In-depth analysis from industry professionals
Our global sector and other industry professionals offer their perspectives on the key trends that are impacting the luxury and cosmetic industry:
In 2015, many luxury “maisons” focused on digital challenges and Asian market expansion. After a booming era marked by new store openings, it may be time for brands to rethink their business model entirely and to contemplate how to balance and link stores with the digital space, known as the online to offline (O2O) integration.
We investigate the digital strategies luxury brands are using to capture the Chinese market as well as the organizational changes and impact of these strategies. We also explore the role the Chinese government is playing in stimulating and regulating online business growth in parallel with shifts in customers’ and companies’ behavior in China.
For decades, the perfume market has been extremely attractive for luxury brands and fashion designers. These golden years appear to have ended. To continue to be successful in an increasingly competitive market, the main industry players must explore alternative or complementary strategies: from launching new fragrances for successful brands, to entering new market segments, to purchasing rights over existing brands.
We consider these strategies in depth and answer the question market participants are asking themselves: is the price for continued growth still worth it?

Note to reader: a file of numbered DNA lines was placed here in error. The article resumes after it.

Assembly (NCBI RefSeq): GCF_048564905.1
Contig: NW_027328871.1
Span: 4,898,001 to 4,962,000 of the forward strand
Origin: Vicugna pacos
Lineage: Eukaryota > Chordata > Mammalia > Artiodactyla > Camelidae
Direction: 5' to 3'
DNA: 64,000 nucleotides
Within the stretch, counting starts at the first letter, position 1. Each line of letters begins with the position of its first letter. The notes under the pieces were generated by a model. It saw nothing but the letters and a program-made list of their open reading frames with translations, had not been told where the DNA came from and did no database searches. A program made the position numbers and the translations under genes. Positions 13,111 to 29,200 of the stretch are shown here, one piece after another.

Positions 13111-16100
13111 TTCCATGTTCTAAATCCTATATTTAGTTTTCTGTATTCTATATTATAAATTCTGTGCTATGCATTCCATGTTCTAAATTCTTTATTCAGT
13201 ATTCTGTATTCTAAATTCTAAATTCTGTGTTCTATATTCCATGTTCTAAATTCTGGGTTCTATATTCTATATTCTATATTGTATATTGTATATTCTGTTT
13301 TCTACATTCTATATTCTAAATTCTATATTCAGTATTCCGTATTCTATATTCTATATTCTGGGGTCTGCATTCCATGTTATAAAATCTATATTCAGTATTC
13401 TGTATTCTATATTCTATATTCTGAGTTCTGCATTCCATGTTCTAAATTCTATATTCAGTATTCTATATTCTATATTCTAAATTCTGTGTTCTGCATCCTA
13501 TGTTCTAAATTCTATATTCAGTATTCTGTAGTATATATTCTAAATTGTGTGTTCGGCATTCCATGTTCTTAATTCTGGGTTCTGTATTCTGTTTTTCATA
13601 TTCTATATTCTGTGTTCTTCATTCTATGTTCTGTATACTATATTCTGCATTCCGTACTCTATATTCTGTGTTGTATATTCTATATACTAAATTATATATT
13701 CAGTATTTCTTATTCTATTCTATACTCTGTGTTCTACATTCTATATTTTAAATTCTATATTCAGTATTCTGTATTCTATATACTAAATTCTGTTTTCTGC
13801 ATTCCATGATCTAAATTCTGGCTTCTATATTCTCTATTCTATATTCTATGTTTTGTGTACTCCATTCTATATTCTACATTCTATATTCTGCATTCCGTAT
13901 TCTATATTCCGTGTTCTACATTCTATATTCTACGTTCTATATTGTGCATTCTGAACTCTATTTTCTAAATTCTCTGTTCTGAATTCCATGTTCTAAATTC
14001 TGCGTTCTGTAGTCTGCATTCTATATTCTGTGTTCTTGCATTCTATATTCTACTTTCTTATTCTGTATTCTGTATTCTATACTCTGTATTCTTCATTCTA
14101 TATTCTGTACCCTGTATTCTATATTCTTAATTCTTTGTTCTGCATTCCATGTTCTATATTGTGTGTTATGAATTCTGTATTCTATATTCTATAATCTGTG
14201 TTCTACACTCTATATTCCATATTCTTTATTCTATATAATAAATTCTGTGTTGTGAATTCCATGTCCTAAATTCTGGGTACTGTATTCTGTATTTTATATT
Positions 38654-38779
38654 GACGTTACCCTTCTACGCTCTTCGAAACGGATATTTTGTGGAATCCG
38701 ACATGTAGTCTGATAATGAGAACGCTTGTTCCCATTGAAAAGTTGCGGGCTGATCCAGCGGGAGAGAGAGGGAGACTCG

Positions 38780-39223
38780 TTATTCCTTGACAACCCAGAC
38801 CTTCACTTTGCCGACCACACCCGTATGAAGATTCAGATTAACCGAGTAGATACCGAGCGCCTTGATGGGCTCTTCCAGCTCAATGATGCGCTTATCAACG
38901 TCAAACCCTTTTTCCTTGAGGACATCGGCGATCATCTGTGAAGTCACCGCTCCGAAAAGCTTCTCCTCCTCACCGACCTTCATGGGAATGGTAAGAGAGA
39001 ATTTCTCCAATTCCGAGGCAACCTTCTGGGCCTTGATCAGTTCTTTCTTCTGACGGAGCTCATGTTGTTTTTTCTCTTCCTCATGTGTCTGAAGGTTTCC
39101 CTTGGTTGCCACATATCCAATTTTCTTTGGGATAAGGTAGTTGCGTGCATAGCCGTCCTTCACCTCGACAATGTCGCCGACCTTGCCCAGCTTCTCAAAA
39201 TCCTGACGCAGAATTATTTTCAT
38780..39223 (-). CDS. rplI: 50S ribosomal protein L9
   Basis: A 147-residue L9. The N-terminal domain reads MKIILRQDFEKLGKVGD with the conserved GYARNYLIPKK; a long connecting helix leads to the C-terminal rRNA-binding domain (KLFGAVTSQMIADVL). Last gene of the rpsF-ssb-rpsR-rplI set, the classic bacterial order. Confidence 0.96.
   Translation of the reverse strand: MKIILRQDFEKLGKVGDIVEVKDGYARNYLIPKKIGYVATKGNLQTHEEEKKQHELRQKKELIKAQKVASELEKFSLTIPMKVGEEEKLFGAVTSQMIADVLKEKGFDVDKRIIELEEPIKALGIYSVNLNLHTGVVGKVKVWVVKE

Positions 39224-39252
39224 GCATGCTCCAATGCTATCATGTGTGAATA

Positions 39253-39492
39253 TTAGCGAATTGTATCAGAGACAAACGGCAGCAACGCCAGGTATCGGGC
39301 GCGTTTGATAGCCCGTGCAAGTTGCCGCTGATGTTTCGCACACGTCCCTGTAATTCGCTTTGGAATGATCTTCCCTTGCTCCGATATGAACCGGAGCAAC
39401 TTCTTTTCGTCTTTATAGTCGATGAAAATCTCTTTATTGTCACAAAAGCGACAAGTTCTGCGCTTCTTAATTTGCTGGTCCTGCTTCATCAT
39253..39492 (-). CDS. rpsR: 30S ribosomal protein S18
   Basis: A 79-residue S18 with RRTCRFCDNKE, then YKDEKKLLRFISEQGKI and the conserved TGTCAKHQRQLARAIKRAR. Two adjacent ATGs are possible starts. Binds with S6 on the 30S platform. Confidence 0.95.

Millennials are taking the reins of luxury, and for them, it’s all about the experience. Tapping into Millennials’ desire for engagement is forcing brands to innovate and create ever more immersive, interactive experiences for consumers.
What are luxury brands doing to capture Millennials’ hearts — and wallets? We evaluate how companies are creating a dialogue with Millennials through social media and providing a personalized experience through technology. We also discuss how luxury labels are introducing the brand through accessible price points — while reinforcing the brand through social responsibility.
Accounting for roughly one-third of the total tax-free purchases in 2015, China was the number one “Tax Free Shopper Nation.” China is first in this ranking not because it is the most populous country, but because Chinese consumers bought expensive items — first and foremost, watches and jewelry.
How are luxury retailers capitalizing on Chinese consumer preferences? We examine the uncertain Chinese economic climate and its impact on luxury brands, particularly the Swiss watchmaking industry. We also touch on the new face of “Made in China” as well as the intersection of European branding with Chinese design and production.